Confessions of a Homeschool Veteran: The Myth About Socialization

I’m a homeschool veteran.

I can say that because my mother started homeschooling me and the Bro when I began the second grade. I’m so glad she did. Granted, this was back in the mid-nineties and my little, second-grade self didn’t know what homeschooling even was and the thought of leaving my friends was quite alarming. But I quickly settled into it and grew to love my new lifestyle.

Now, I’m about to finish my BA and starting to think back on my educational journey.  What do I have to say now that I’m reaching this landmark in my life?

A lot.

This will be a series of posts about my experiences as a homeschooled student. Yes, there are misconceptions that I’ll address but there are also points of interest that I can share now that I’m an adult and have been through it.   

This is Confessions of a Homeschool Veteran.

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You can guess from the graphic what topic I’m going to address first. Yes, I’d like to bust a myth:

Homeschoolers and socialization.  

This has got to be the most popular myth about homeschooling. All my life my parents were asked all kinds of questions like, “But do your kids socialize?”,  “Aren’t you worried your kids won’t be socialized?”, “Do they have a social life?”

In one word – YES!  Yes to all of those questions.

Let me explain something that I think people who ask these questions seem to forget. You ready for this?

Everybody worries about socialization. Period. 

I don’t think there is a parent on this planet with a school-aged child that doesn’t worry about their child’s social life no matter their schooling situation. I mean c’mon, you remember what it was like to be a kid, right?  It’s hard to make friends. It’s hard to keep a stiff upper lip when no one wants to sit next to you at lunch. It’s hard to find your place in a group. Guess what? Traditionally schooled kids have socialization issues too. In fact, let me be so bold as to say that traditionally schooled kids have potentially more socialization issues than do homeschooled kids. There are a lot of reasons for that but this isn’t the post. I think we all know enough about peer pressure, bullying, cliques, and battered self-worth to get the picture.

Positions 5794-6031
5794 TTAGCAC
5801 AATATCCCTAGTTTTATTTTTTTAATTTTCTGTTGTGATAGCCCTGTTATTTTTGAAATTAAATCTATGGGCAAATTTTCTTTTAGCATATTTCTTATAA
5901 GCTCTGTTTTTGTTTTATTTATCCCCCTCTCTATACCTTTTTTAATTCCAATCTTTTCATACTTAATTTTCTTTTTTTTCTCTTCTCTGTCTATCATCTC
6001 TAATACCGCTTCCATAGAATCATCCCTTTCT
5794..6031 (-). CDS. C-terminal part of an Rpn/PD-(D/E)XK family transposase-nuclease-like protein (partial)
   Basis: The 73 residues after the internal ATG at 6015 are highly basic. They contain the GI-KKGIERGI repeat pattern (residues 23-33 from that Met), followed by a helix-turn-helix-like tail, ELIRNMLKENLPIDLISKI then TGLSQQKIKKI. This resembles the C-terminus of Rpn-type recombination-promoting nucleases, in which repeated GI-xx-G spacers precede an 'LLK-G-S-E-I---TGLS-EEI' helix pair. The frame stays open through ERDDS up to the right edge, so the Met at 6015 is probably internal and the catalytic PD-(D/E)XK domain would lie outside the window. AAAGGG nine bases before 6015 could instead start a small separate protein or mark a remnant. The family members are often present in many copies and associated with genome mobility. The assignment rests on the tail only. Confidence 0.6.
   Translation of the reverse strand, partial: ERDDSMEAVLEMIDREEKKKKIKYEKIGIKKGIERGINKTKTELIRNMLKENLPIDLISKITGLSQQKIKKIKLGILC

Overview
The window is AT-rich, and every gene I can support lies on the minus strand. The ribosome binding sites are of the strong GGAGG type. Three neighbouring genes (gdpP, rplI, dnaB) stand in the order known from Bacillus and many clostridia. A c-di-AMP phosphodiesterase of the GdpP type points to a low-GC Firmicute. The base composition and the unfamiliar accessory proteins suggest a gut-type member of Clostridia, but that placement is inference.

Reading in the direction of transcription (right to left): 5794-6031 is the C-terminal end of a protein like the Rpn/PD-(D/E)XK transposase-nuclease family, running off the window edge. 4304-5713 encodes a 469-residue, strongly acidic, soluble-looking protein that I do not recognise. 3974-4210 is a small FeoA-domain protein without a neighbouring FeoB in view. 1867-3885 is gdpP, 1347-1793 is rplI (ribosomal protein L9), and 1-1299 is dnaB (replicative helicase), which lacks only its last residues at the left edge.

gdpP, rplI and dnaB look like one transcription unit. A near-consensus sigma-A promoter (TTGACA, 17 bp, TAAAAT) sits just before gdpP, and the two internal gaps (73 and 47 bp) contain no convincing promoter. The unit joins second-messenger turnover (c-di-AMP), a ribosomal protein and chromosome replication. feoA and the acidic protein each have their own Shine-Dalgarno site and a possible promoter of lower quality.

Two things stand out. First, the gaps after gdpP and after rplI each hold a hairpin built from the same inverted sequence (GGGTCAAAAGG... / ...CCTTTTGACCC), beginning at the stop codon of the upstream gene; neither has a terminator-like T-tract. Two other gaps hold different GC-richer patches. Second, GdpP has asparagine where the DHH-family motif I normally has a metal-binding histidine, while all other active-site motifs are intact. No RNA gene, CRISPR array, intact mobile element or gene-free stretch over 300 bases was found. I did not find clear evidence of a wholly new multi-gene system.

Just because a child doesn’t go to a traditional school doesn’t mean they can’t be socialized.  And by the same token, just because a child goes to a traditional school doesn’t mean they’re properly socialized either. I mean, heck, adults have socialization issues! We learn a thing or two about communicating as we age but we can be just as socially awkward as we were when we were adolescents. We’re all different and our educational situations don’t necessarily determine our social comfort levels. It’s something we all have to learn and some of us are naturally better at it than others. 

Having said all that, I’ll admit it, there are some socially awkward homeschoolers out there. But just because you may have come across one of them, doesn’t mean that’s how the rest of us are.  Don’t lump us together, please. Homeschoolers come in all stripes and types and I know that as human beings we naturally stereotype cultures and sub-cultures, but just like not all black people like fried chicken, (yes, I went there and yes, I’m half black) not all homeschoolers are socially awkward. Back off the stereotypes, don’t be so quick to make assumptions, and get to know a homeschooled student before you make a judgement call.  


Whenever I hear the socialization myth, I laugh cause I think it’s so ridiculous. Let me just say, I have never once been told that I have a problem socializing. The Bro and I were involved in extracurricular activities as kids, we’ve always been active at church and have never lacked friends. I grew up being able to have conversations with people my parents’ age and older and liking it! And while homeschoolers are quick to say that the average, traditionally schooled child isn’t capable of doing this, I’m slower to make that judgement call because everyone is different. There are great communicators from every educational background and I don’t think anyone really wants to be negatively defined by their education anymore than I do. 

We should be defined by what we do with our education, not by how we got it. 

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So, next time you meet a homeschooled student, don’t let the question of socialization be the first thing to pop out of your mouth. Do like everyone else and ask them about their favorite subject. Believe me, they’ll tell you!